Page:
Saints vs. Seahawks – Lynch's Run Important, But No More So Than Hasselbeck!

Phil CaldwellCorrespondent IIIJanuary 8, 2011

Photo by Otto Greule Jr/Getty Images
Photo by Otto Greule Jr/Getty Images

On a crisp and hazy Seattle afternoon, with all the momentum sapped from the fledgling Seahawk offense, running back Marshawn Lynch pulled off the most spectacular run of his career exactly when his team had to have it.

It was a moment that will outlive this season and this team. A run that grandfathers will share with grandsons three decades from now. 

Plays like this are why fans keep plunking down 80 bucks for a ticket, that earns them the right to sit four hours outside in the freezing cold on January afternoons.

Oh sure there were other reasons why a defending champ would fall to a hapless Seattle team. New Orleans was missing starting running backs Chris Ivory and Pierre Thomas, and Reggie Bush was carted off the field when his team needed him most.

NBC’s crack announcing team of Tom Hammond and Mike Mayock spent most of the first quarter apologizing to skeptical east coast viewers while assuring them that the Seahawks really were not all that bad. If they played spectacularly well and absolutely nothing went wrong, they might even have a chance to lose by only a couple touchdowns.

And when New Orleans jumped out to a quick ten point first quarter lead, all was going as planned.  In fact nearly everybody, fans and enemies alike, seemed resigned to an afternoon where a bad Seahawk team would capitulate like a torpedoed Frigate, like they had done so many times before.

Three quarters later after the game, a jubilant Pete Carroll declared “We expected to win this game.”  Words that may earned him incarcerated for lunacy, had he uttered them a couple hours earlier.

The Seahawks had lost eight games by 15 points or more by playing exactly the same type of first quarter. But on Saturday, embattled QB Matt Hasselbeck was having none of this.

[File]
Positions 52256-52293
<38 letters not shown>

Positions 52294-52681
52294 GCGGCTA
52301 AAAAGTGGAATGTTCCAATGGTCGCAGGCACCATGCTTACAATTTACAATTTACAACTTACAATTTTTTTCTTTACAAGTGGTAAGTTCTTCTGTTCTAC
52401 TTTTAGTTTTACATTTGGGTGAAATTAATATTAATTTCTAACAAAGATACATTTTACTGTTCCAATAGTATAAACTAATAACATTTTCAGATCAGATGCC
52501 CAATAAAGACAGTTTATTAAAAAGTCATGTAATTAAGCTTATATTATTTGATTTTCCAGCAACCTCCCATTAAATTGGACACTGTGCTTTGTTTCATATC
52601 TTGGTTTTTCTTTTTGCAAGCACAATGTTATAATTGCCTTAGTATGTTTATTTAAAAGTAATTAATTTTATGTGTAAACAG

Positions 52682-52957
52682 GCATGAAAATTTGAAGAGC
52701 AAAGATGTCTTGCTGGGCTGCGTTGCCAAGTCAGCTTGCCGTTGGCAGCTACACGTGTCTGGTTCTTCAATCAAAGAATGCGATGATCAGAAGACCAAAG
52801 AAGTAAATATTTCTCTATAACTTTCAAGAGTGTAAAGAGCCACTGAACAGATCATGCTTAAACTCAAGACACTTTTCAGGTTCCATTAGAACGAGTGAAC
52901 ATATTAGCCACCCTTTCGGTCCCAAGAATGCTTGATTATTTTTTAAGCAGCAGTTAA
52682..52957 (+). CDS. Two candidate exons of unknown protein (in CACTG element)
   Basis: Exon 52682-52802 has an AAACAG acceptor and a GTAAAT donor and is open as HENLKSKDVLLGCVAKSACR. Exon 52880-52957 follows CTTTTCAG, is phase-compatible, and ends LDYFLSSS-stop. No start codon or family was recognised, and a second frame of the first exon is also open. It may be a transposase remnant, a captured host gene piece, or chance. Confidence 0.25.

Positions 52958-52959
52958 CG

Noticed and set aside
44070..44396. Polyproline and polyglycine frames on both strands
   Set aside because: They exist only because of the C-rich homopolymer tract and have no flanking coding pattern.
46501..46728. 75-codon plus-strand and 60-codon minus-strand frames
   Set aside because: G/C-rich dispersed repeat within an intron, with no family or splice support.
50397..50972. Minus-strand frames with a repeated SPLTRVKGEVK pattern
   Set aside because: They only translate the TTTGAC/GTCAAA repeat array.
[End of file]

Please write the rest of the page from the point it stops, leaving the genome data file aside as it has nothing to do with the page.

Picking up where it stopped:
Hasselbeck put together one the of most brilliant 30 minute stretches of his career.

Big plays going Seattle's way didn't hurt either.

Trailing 17-14 mid way through second quarter, Seattle had punted. New Orleans got the ball at their own 20 yard line when Julius Jones coughed it up on the first play of the drive, and the Seahawks recovered.  Several Lynch runs got very little, but the Seahawks were still able to tie the game at 17 off a 29 yard field goal. 

The Saints then went three and out, and after the Seahawks got to mid field on eight plays following the New Orleans punt, they were facing a 3rd & 3 with 1:23 left. Hasselbeck hit Brandon Stokley across the middle for a 47 yard touchdown pass play, which was likely the single biggest play of the game, and certainly rivaled the Lynch run for significance.

It gave the Seahawks a lead they would not surrender, and the rest of the game, the Saints played catch-up. 

New Orleans was stopped at the three yard line a minute later and had to settle for a field goal ending the half, but when the Seahawks opened the third quarter with a seven play 79 yard drive, finished when Hasselbeck hit Mike Williams for a 37 yard scamper, things had changed.

Seattle was up 31-20, and from there on out the Saints were forced to throw far too often, as desperation to catch up took them out of their game plan. And when the Seahawks came right back with another long drive that ended with a 39 yard field goal, the Saints were down by two touchdowns and feeling desperate.

All that set up "The Run" later in the game, and was every bit as important, Especially when momentum had shifted back to the Saints a quarter later and New Orleans was moving the ball at will.

Clinging to a scant 34-30 lead late, Hasselbeck looked worn out and the rest of the team scared. New Orleans had scored 10 unanswered points and it seemed the next drive would easily give All-Pro Saints QB Drew Brees time enough to finish this game off.

But suddenly Seattle's defense decided to join the party, and forced New Orleans to punt from their own 19 yard line.

On the second play following the punt, Marshawn Lynch pulled off his miraculous run that would have made Moses and the God parting Red Sea jealous.

So yes the Lynch run was very important, but no more so than the drive to open the third quarter. Seattle's stellar defensive stands in-between didn't hurt either, especially when Seattle snuffed New Orleans on a 4th and 1 from their own 37 late in the third quarter.

Hasselbeck's 22 completions on 35 attempts was huge. It was Hasselbeck’s best game in several months, and proved why Pete Carroll had gone with the cagey veteran in spite of fan demands. 

With coaching moves like this that turns to gold, plus enthusiasm that has Coach Carroll squealing on the sidelines like jr high cheerleaders, this team appears nutty enough to believe they can win next week too. 

A scrappy talent-thin Seahawk squad emulating past USC teams after playing half the season like those jr high cheerleaders. Who saw this coming?

Lynch's run was key, but it was the play in the second and third quarters that ultimately won this game, and proved to the world that the Seattle Seahawks reaching the NFL playoffs was no fluke.